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FLASHBACK – The Monster (1903)

A 1903 film directed by French filmmaker Georges Méliès and, as is common with his films, starring the man himself. The story centres on the chaotic, and ultimately futile, attempt to bring a dead Egyptian Princess back to life.

An Egyptian prince has lost his beloved wife and he has sought a dervish who dwells at the base of the Sphinx. The prince promises him a vast fortune if the dervish will only give him the opportunity of gazing once more upon the features of his wife. The dervish accepts the offer. He brings in from a neighboring tomb the receptacle containing the remains of the princess. He opens it and removes the skeleton, which he places upon the ground close beside him. Then, turning to the moon and raising his arms outstretched toward it, he invokes the moon to give back life to her who is no more. The skeleton begins to move about, becomes animated, and arises. The dervish puts it upon a bench and covers it with a white linen; a masque conceals its ghostly face. At a second invocation, the skeleton begins again to move, arises, and performs a weird dance. In performing its contortions it partly disappears in the ground. While performing its feats it increases gradually in size, its neck assuming enormous proportions, much to the horror of the prince, who fails to see in this grotesque character the wife whom he has lost. The dance ceases. The dervish throws a veil over the hideous creature. Then appear the real princess as she was when her husband possessed her. The prince darts forward to take her into his arms to give her a last kiss, but the dervish stops him, wraps the young lady in the veil and throws her into the arms of the prince. When he removes the veil he finds only the skeleton of his former wife. The vision has disappeared, and the princess has returned to dust. The dervish withdraws, and the prince pursues him with his threats and curses.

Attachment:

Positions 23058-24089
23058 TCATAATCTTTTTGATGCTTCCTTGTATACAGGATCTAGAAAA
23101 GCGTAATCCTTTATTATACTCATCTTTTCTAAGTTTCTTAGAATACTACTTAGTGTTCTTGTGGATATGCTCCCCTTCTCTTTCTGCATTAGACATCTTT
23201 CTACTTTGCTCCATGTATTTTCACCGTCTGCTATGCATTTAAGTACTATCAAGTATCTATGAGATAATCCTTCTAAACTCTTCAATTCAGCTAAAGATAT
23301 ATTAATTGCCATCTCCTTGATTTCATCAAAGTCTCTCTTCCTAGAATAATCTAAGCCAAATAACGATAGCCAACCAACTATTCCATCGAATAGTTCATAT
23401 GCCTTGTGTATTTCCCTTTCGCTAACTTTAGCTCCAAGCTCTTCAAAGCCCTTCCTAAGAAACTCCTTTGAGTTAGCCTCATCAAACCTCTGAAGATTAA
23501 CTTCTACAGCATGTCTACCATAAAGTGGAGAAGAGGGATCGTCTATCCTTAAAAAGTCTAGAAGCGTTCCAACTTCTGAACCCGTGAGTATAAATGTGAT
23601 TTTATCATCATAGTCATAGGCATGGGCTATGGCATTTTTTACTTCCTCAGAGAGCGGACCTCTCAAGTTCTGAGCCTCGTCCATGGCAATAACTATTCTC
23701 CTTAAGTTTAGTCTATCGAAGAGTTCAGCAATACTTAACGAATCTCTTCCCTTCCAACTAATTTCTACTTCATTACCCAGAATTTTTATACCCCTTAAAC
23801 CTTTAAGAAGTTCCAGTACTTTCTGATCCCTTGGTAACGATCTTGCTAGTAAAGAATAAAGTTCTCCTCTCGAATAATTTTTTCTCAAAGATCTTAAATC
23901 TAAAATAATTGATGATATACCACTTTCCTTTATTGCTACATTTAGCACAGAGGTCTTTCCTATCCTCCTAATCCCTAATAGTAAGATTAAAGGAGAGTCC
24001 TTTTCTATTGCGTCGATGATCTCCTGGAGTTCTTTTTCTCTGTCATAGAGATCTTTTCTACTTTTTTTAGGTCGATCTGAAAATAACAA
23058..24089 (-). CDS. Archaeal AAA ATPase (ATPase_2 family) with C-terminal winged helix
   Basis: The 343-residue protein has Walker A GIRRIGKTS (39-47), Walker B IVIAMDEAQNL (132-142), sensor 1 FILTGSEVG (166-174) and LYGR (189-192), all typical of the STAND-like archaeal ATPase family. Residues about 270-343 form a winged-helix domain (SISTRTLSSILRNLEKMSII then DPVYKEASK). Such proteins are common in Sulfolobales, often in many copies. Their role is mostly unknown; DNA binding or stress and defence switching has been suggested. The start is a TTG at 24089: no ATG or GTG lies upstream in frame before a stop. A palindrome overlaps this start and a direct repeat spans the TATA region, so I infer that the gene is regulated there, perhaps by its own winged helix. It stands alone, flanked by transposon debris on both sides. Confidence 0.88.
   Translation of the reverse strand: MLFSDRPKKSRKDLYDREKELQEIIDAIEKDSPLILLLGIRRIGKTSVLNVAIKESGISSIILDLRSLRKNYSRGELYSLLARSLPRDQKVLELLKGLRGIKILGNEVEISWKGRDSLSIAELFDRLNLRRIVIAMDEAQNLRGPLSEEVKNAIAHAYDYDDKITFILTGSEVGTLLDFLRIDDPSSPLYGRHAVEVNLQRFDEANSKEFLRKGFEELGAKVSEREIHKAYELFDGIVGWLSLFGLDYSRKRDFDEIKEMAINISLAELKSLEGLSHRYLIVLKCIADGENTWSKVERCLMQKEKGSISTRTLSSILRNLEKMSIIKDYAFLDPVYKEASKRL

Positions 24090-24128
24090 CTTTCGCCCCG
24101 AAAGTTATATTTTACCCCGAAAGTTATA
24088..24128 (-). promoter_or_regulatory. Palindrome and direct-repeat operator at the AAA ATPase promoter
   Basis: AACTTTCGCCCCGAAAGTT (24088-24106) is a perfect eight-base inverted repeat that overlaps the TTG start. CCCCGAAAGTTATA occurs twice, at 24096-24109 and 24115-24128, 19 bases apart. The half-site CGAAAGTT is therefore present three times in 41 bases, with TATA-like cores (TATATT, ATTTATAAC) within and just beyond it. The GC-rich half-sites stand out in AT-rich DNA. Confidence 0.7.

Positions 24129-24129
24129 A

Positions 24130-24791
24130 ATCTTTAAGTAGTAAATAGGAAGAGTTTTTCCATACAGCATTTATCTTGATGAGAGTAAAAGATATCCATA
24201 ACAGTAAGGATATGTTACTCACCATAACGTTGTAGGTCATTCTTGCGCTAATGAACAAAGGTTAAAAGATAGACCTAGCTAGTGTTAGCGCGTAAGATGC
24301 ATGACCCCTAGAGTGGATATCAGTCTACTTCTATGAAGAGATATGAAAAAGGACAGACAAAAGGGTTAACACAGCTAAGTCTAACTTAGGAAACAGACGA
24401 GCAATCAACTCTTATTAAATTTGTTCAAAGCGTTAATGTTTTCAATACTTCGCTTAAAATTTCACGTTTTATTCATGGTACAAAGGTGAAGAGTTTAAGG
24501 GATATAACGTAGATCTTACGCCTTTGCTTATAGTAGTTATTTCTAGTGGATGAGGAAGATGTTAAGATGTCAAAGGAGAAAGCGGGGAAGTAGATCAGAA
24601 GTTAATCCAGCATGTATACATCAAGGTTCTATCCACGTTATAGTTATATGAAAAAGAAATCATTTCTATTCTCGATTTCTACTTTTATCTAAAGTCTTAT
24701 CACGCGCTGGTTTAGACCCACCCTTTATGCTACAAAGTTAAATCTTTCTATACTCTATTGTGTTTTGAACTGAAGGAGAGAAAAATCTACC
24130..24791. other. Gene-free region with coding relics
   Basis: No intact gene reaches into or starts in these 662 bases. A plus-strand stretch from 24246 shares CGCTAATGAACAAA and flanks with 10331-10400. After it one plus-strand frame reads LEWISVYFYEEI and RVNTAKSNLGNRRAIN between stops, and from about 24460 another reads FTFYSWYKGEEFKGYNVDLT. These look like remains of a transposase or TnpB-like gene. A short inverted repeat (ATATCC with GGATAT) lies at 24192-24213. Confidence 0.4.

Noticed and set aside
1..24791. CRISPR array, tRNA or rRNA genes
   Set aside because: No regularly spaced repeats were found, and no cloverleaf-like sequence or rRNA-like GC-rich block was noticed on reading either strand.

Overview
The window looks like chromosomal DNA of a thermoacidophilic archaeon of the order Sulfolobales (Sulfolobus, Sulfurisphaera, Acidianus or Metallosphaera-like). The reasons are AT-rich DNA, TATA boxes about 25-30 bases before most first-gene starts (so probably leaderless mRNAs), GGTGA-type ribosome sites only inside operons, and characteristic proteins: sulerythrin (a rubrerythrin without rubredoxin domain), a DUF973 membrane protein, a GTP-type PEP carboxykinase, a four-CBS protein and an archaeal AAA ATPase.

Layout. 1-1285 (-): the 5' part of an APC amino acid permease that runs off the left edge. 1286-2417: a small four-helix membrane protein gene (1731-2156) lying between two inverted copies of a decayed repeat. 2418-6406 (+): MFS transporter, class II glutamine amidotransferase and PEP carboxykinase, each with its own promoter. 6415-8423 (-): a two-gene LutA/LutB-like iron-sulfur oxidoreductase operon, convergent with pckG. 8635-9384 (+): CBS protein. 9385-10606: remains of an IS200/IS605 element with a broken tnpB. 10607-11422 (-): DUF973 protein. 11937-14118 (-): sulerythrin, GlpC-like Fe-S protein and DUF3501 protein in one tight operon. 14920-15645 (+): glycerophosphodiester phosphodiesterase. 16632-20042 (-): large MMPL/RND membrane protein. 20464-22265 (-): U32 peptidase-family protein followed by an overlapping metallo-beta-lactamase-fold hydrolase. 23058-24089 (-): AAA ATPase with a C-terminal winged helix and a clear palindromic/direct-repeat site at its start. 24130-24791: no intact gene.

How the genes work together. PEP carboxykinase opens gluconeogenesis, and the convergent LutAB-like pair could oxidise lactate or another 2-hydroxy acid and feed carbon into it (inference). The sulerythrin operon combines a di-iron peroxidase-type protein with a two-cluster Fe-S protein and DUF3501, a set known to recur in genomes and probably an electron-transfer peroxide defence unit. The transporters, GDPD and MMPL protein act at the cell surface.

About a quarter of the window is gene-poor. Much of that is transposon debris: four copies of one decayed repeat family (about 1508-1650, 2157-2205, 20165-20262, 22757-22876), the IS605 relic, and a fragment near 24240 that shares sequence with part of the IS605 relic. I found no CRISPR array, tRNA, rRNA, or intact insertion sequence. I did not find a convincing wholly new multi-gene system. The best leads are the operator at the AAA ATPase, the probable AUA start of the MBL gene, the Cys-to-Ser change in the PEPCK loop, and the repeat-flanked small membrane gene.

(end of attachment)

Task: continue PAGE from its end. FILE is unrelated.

(From the Georges Méliès Collection via Internet Archive).

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THE PUBLIC DOMAIN REVIEW
THE PUBLIC DOMAIN REVIEWhttps://publicdomainreview.org/
Founded in 2011, The Public Domain Review is an online journal and not-for-profit project dedicated to the exploration of curious and compelling works from the history of art, literature, and ideas. In particular, as our name suggests, the focus is on works which have now fallen into the public domain, that vast commons of out-of-copyright material that everyone is free to enjoy, share, and build upon without restriction. Our aim is to promote and celebrate the public domain in all its abundance and variety, and help our readers explore its rich terrain – like a small exhibition gallery at the entrance to an immense network of archives and storage rooms that lie beyond. With a focus on the surprising, the strange, and the beautiful, we hope to provide an ever-growing cabinet of curiosities for the digital age, a kind of hyperlinked Wunderkammer – an archive of content which truly celebrates the breadth and diversity of our shared cultural commons and the minds that have made it. NOTE: This article was originally published in The Public Domain Review under a Creative Commons Attribution-ShareAlike 3.0. If you wish to reuse it, please see Using Material From Our Site.

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